Regarding “Dry Grasses” Review: The Hopeless Feeling

By Gita Samanta Mar15,2024
Regarding "Dry Grasses" Review: The Hopeless FeelingRegarding "Dry Grasses" Review: The Hopeless Feeling

The question of whether the world can change and if we can change with it is posed in the master director Nuri Bilge Ceylan’s most recent intimate epic.

The artist is faced with two options. First, by empathy—that is, by deeply connecting with the world and interpreting it so that others might see the world through the eyes of the artist. The other is detachment, which is viewing everything from a distance and standing separate from everyone and everything.

The protagonist in Nuri Bilge Ceylan’s “About Dry Grasses,” Samet (Deniz Celiloglu), belongs to the second type of artist, and it hasn’t been good for his soul. After serving four years in East Anatolia’s public schools as an art instructor required by law, he is tired of the people there and believes they are primarily a waste of time. However, he isn’t very nice to anyone, even Kenan (Musab Ekici), his flatmate and colleague teacher, who seems to enjoy both his job and living there. Samet is in need of a transfer to Istanbul because she is miserable.

Sevim (Ece Bagci), a bright-eyed eighth grader who is likely infatuated with her instructor, is Samet’s teacher’s pet and the only source of happiness, or at least diversion, in his life. Their exchanges are not limited by boundaries. However, they behave as though they are classmates, Samet gives her a token present, and even the other students have noticed that he exclusively talks to Sevim and her pals during class. For this reason, when Samet learns that two students have accused him and Kenan of having improper contact with kids, he is deeply shocked and offended. He is ashamed and furious since he can guess who those two are.

From this point on, the plot thickens and Samet’s discontent grows. The current undisputed master of Turkish cinema, Ceylan, enjoys throwing a disoriented scholar into a perplexing scenario and watching him struggle, but his camera is never still, pausing for extended periods of time on the same frame and frequently contrasting the outside world with a character’s inner life. The scenery is wintry here. Everybody is always stumbling through the snow, and the never-ending whiteness highlights specific faces and forms.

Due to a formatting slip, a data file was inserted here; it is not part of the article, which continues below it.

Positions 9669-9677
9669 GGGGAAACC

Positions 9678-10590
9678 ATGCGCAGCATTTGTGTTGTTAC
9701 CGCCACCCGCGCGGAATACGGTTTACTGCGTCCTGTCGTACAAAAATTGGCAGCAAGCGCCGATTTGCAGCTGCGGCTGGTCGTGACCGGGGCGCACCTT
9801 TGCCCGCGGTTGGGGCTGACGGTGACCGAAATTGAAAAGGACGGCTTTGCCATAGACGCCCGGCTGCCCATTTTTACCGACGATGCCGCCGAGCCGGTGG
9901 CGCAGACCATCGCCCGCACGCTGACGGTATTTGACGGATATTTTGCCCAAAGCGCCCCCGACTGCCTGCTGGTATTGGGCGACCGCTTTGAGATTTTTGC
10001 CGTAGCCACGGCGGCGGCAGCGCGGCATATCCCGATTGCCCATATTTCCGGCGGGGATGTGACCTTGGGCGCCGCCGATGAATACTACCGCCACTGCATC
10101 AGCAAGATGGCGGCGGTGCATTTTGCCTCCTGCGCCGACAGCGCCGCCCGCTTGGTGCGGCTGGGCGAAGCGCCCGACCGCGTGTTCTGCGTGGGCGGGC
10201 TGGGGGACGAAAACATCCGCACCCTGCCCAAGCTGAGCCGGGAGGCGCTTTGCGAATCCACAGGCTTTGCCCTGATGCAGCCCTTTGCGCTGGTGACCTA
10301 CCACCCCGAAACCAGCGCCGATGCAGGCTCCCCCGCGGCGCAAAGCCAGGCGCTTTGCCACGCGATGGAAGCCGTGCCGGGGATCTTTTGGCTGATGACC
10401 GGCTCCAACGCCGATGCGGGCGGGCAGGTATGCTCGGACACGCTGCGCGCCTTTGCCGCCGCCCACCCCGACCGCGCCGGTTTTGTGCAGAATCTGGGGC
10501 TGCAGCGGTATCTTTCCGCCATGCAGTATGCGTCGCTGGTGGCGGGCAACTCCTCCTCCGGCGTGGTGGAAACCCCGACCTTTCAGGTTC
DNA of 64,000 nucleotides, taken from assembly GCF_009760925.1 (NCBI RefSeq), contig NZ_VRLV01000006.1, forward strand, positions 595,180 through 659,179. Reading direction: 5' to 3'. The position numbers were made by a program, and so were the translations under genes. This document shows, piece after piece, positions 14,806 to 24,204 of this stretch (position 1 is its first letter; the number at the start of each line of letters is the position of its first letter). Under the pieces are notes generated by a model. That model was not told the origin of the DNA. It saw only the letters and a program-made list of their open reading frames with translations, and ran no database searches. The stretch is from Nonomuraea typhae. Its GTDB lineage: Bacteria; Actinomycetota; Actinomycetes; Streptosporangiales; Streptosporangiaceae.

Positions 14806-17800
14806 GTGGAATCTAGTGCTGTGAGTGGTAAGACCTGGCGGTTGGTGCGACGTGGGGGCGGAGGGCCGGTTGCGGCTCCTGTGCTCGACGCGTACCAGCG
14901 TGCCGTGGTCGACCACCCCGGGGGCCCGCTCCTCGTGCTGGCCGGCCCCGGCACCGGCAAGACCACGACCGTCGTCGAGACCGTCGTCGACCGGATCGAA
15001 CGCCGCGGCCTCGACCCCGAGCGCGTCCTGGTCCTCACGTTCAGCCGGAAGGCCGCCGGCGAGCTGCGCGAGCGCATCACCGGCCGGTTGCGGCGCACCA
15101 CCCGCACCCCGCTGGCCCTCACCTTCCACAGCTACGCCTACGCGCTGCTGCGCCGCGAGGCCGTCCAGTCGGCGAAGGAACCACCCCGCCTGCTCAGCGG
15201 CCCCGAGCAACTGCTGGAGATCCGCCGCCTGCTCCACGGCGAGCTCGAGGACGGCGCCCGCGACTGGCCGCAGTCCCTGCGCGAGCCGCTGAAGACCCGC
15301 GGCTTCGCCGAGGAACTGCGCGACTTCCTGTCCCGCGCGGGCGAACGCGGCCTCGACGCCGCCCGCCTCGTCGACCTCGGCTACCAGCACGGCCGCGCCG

Since Samet is an artist, he can see the potential for a fantastic image. Ceylan intersperses beautiful still photos of the locals, probably taken by Samet, throughout the movie, raising the possibility that he may actually be interested in their lives. But he does a good job of hiding his curiosity. Samet, along with his dominance, is the centre of his universe. (He resembles the misanthropic writer in Christian Petzold’s “Afire” in that he uses other people’s annoyances to justify his belief that his life is more meaningful than theirs.)

A portrait can be a snapshot of a person’s essence, or it might just be a composition that fixes a subject in a setting. Even Nevertheless, Samet’s portraits are of the latter type. One day, he promises his students that they would study portraiture, but when they object, he just tells them to sketch what they already know, as if they are incapable of knowing anyone at all.

Perhaps this explains why Samet first shows little interest in her when they go on a blind date and meet another local teacher named Nuray (Merve Dizdar). She is the complete antithesis of Samet—she is intelligent, fiery, and beautiful—having lost a limb as a result of her activism, but Samet lacks the will to be passionate about politics. He finds her boring since all he sees is her missing leg. Only when they click does Kenan decide to adjust his mind—not so much to denigrate his friend as to get to know Nuray.

It seems as though Ceylan is self-referential or perhaps self-inquisitive in his portrait of an artist. (He co-wrote the script with Akin Aksu and his wife Ebru Ceylan, with whom he collaborated frequently; Aksu’s journals from his three-year mandatory teaching assignment in Anatolia serve as some of the story’s inspiration.)

Like Samet, Ceylan is a photographer in addition to being a filmmaker. His videos frequently serve as unique forms of portraiture. Their length compels the viewer to delve into the inner lives of his characters and cease viewing them as mere props in a narrative. They are lengthy and drawn out.

The actors and the audience are both unexpectedly taken out of the framework of what we have been watching in a single, shocking moment. All of a sudden, Samet appears to be a performer for everyone; rather than experiencing his narrative, he is narrating it.

Ceylan poses a crucial query to both the audience and himself in “About Dry Grasses”: What does it mean to be involved in the world? And is it cowardice, superiority, or self-defense if you sit back and observe instead of taking part?

Although “About Dry Grasses” runs for almost three and a half hours, the duration seems appropriate. Because Samet never truly changes, it has the warp and woof of an epic in microcosm, one that feels both strangely anti-literary yet literary at the same time.

Neither does the scenery. An far more important question, and one that Ceylan has little interest in resolving, is whether or not the world can change. Rather, he is putting two routes in front of us and himself.

Related Post

Leave a Reply

Your email address will not be published. Required fields are marked *